Eclipse Viewing

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Apologies that I did not post this blog before today’s amazing eclipse – but tuck this post away for a mere 7 years from now, when the next total eclipse comes to the U.S. Not a terribly long wait…

We made sure we were out there today for the viewing, even though we were in an area with a 71% eclipse. We came equipped with two homemade viewing techniques.

The first is very simple to put together, tho the results weren’t fantastic. Cut a square in one piece of cardstock, and cover the square with aluminum foil. Prick a hole in the foil with a pin, then project onto a second piece of white cardstock. Here’s the sun with the fun just getting started!

Eclipse (1)The box pinhole projector we made was much more effective, though a bit more labor intensive. Cut two holes into one short side of a shoebox or cereal box. Cover one hole with foil; leave the other hole open (this is what you’ll peer into). Prick the foil with a needle or toothpick.

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Stand with your back to the sun and peer in – you’ll see the eclipse projected onto the inside wall of the box. The effect will be clearer if you line that side of the box with white paper, although this step isn’t necessary. In fact, we could see the shadows of the clouds on the inside of our box.

Of course, nothing compared to the look we got through the special viewing glasses of some friendly neighbors (who managed to buy theirs before every place under the (eclipsed!) sun sold out).

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Needless to say, we’ll be watching again on April 8, 2024.

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Salt Painting with Liquid Watercolor

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My impish three-year-old doesn’t need an excuse to pour a huge pile of salt out of the container – but this project turned the result into beautiful art! If you don’t have liquid watercolors, mix watercolor from a tube with a little water in a bowl before your child starts to paint.

Make sure you cover your work space well for this craft; it’s a messy one! To start, we squeezed a bottle of glue onto watercolor paper to make designs.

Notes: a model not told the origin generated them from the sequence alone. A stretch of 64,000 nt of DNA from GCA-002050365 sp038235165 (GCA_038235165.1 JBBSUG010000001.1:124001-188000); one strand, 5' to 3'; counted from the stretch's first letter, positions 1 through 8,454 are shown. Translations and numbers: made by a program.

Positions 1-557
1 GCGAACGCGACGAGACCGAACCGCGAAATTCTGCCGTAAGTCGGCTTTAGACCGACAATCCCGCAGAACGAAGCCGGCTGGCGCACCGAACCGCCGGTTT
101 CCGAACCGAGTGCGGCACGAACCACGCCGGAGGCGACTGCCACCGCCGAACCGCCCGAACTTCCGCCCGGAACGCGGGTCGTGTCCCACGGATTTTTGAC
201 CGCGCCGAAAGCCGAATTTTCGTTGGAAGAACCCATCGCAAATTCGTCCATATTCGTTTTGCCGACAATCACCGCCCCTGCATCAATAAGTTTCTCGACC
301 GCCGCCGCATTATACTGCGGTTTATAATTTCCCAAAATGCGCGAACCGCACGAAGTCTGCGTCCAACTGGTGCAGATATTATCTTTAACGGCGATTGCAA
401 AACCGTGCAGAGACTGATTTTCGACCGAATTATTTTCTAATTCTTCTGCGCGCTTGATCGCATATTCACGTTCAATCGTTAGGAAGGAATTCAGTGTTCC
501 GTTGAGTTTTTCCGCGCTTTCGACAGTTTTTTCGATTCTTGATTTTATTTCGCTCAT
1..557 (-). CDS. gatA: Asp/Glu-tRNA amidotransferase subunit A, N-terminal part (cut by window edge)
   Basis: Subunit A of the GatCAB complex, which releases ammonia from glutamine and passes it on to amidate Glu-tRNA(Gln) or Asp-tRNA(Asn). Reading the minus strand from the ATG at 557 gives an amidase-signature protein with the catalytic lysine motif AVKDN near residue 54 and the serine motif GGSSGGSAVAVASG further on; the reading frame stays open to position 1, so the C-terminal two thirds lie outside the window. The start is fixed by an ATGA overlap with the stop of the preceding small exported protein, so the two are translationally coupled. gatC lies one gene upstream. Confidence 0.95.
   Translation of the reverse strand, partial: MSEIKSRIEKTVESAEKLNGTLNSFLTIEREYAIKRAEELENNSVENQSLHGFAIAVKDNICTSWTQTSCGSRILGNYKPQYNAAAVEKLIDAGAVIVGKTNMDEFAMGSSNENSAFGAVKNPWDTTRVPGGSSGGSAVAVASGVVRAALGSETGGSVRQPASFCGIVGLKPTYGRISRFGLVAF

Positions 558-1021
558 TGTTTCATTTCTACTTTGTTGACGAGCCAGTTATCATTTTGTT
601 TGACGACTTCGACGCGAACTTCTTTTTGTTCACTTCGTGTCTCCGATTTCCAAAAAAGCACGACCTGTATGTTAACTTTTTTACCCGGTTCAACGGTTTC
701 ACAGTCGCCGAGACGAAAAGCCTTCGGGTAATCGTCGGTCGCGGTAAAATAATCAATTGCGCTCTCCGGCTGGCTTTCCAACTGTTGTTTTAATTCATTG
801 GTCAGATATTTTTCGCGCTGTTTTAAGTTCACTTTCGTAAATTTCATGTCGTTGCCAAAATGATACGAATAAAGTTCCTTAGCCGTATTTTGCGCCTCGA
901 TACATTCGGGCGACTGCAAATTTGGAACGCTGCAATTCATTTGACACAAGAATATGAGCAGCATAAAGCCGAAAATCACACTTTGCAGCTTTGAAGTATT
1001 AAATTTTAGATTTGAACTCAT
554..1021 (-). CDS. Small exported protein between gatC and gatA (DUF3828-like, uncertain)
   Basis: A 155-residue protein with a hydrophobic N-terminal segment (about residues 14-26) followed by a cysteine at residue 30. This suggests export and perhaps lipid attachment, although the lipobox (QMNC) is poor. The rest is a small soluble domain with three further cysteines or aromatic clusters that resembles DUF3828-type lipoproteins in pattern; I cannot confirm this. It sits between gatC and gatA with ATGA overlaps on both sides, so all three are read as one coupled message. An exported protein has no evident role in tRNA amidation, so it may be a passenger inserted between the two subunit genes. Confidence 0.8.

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Although Travis normally loves squeezing out glue (which is also excellent fine-motor skill practice), this time he preferred to watch me make designs of actual things. We ended up with a flower and an ant, alongside a few more abstract designs.

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Now for the best part: Place your paper in a tray, and cover the glue with salt; shake any excess salt off into the tray or bin. Repeat with the remaining pictures and let dry for at least 20 minutes.

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I set up several bowls of watercolor for Travis after the glue was dry enough, and he quickly got to work. Encourage your child to dab the color on with a paint brush (a pipette would also work very well), and to watch the color spread along the salt crystals in the most beautiful way.

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At first Travis was making strokes with his brush, but once he got the hang of it, he began dabbing more carefully.

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Here was our abstract take on the solar eclipse!

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Note: This project won’t be a great candidate for hanging on walls or fridges when finished; there is too much potential for extra salt to flake off.